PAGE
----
Volume 4 Supplement 1

3rd Pediatric Allergy and Asthma Meeting (PAAM)

Open Access

O24 - Mite allergy prevention study

  • Zaraquiza Zolkipli1,
  • Graham Roberts2,
  • Ramesh Kurukulaaratchy3,
  • Louise J Michaelis4,
  • Sharon Matthews3,
  • Catherine B Clayton3,
  • Sarah Pearson1,
  • Victoria Cornelius5 and
  • Syed Hasan Arshad2
Clinical and Translational Allergy20144(Suppl 1):O24

https://doi.org/10.1186/2045-7022-4-S1-O24

Published: 28 February 2014

Background

Infants with family history of atopy are considered at high risk for developing allergic disease. Environmental exposures are modifiable risk factors with a potential for intervention to prevent allergy. Children who develop house dust mite (HDM) sensitisation by pre-school age are at higher risk of developing asthma. Prevention of HDM sensitisation in early childhood by immune modulation may consequently prevent development of asthma. We sought to achieve this by inducing tolerance to HDM through high dose allergen exposure.

Aim

We aim to provide preliminary evidence of efficacy and safety of sublingual immunotherapy with HDM in reducing the development of atopy among infants of high-risk families.

Methodology

We conducted a randomised, double-blind, placebo-controlled trial over 2 sites: Southampton and the Isle of Wight. Infants at high risk (at least 2 first-degree relatives with atopy) were recruited at 5-6 months of age and remained on the intervention for 12 months. Exclusion criteria were skin prick test (SPT) positivity to screening food and aeroallergens, prematurity and concurrent major health problems. Participants underwent clinical and immunological assessments at baseline. The intervention was sublingual immunotherapy of either house dust mite extract or saline (ALK-Abello, Denmark). Assessment, including SPT was performed every 3 months to monitor development of allergic symptoms and SPT positivity (atopic sensitisation).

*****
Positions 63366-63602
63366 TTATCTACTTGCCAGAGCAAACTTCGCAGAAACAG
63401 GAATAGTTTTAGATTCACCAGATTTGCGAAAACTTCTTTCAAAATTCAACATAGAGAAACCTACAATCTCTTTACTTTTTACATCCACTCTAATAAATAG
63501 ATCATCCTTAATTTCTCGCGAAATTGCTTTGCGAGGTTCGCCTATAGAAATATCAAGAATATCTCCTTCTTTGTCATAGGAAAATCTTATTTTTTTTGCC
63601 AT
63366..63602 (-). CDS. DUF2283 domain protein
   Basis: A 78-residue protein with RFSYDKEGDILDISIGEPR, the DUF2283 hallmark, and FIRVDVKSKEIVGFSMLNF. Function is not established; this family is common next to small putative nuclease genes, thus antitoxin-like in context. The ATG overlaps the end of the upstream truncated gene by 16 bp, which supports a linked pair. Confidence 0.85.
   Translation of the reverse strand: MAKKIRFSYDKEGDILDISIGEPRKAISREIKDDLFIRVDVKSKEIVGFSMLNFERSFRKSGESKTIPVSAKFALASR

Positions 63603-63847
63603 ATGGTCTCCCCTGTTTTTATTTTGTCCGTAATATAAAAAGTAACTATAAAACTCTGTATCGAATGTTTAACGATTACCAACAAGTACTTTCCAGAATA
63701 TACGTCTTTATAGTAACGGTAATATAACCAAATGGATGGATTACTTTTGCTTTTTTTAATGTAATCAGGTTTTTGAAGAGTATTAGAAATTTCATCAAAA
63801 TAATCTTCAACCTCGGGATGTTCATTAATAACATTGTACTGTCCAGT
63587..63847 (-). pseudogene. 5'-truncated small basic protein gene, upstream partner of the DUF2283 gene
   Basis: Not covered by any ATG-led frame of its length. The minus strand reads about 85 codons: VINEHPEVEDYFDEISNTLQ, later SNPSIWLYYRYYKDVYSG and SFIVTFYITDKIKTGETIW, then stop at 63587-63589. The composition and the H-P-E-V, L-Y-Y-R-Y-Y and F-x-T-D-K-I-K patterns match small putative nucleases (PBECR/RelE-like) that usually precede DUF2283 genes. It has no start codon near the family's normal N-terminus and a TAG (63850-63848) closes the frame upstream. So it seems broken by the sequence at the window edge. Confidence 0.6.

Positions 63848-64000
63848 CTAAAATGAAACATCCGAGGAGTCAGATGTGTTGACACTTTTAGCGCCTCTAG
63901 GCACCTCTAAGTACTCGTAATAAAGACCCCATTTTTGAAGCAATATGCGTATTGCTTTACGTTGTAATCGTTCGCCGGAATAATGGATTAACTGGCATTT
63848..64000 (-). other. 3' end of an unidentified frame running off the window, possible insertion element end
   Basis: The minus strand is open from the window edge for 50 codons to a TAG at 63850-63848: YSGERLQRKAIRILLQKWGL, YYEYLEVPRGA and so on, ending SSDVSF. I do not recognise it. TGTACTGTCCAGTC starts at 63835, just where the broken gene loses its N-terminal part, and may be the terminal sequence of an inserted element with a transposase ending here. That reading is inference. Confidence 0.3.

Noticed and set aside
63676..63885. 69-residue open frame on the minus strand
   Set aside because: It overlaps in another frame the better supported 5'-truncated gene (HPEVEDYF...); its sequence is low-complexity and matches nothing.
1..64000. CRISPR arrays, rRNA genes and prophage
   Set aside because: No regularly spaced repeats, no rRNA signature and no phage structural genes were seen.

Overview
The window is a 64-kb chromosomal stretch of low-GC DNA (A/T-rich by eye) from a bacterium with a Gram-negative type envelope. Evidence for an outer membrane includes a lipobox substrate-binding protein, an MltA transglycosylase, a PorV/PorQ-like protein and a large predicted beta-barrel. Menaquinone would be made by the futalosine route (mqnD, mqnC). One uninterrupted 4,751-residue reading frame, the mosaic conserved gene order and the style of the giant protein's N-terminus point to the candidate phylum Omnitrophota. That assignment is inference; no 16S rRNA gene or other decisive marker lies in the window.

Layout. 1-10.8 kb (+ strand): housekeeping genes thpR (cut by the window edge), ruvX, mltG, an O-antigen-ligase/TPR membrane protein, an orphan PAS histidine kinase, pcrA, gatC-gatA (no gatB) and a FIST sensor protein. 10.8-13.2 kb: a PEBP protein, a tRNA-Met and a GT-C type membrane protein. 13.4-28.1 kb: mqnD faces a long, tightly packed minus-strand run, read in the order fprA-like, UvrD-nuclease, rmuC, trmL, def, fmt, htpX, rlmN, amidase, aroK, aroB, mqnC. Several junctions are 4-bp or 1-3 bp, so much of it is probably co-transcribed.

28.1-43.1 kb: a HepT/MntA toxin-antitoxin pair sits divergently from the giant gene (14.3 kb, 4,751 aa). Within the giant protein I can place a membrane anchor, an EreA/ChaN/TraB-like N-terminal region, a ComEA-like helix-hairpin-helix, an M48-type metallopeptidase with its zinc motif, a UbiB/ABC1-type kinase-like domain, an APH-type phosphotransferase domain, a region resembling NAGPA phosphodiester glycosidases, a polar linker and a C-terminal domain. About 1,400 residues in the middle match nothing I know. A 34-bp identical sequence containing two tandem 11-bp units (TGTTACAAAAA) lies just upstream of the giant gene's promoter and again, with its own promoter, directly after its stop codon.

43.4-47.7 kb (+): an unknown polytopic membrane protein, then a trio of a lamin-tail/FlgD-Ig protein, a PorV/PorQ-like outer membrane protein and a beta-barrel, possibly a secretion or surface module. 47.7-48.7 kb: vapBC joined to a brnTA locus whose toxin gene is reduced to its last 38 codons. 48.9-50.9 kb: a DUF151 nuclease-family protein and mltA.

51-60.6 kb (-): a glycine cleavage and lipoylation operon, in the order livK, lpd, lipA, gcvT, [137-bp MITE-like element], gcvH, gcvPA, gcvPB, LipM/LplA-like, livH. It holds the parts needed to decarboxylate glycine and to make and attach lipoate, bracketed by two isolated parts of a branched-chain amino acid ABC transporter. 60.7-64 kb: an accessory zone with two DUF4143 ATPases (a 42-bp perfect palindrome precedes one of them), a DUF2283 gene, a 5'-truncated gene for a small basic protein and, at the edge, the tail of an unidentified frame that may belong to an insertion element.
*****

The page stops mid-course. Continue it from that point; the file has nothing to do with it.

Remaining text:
Results

We recruited a total of 111 participants. At baseline 42% had objective evidence of eczema, 29% had parental report of wheeze and 20% had parental report of food allergy. To date, 66 infants have completed the study. Of these, 14 showed atopic sensitisation to at least 1 allergen (cumulative rate 21%). There have been no adverse reactions directly related to the interventional product.

Conclusion

We have demonstrated the safety of sublingual immunotherapy using HDM in high-risk infants with a cumulative rate of atopic sensitisation of 21% over 12 months.

Authors’ Affiliations

(1)
NIHR Respiratory Biomedical Research Unit, University Hospitals Southampton NHS Foundation Trust
(2)
Clinical and Experimental Sciences, Faculty of Medicine, University of Southampton
(3)
David Hide Asthma and Allergy Research Centre, St Mary’s Hospital
(4)
Great North Children's Hospital
(5)
NIHR Biomedical Research Centre, Guy’s and St Thomas’ NHS Foundation Trust and King’s College London

Copyright

© Zolkipli et al; licensee BioMed Central Ltd. 2014

This article is published under license to BioMed Central Ltd. This is an Open Access article distributed under the terms of the Creative Commons Attribution License (http://creativecommons.org/licenses/by/2.0), which permits unrestricted use, distribution, and reproduction in any medium, provided the original work is properly cited. The Creative Commons Public Domain Dedication waiver (http://creativecommons.org/publicdomain/zero/1.0/) applies to the data made available in this article, unless otherwise stated.

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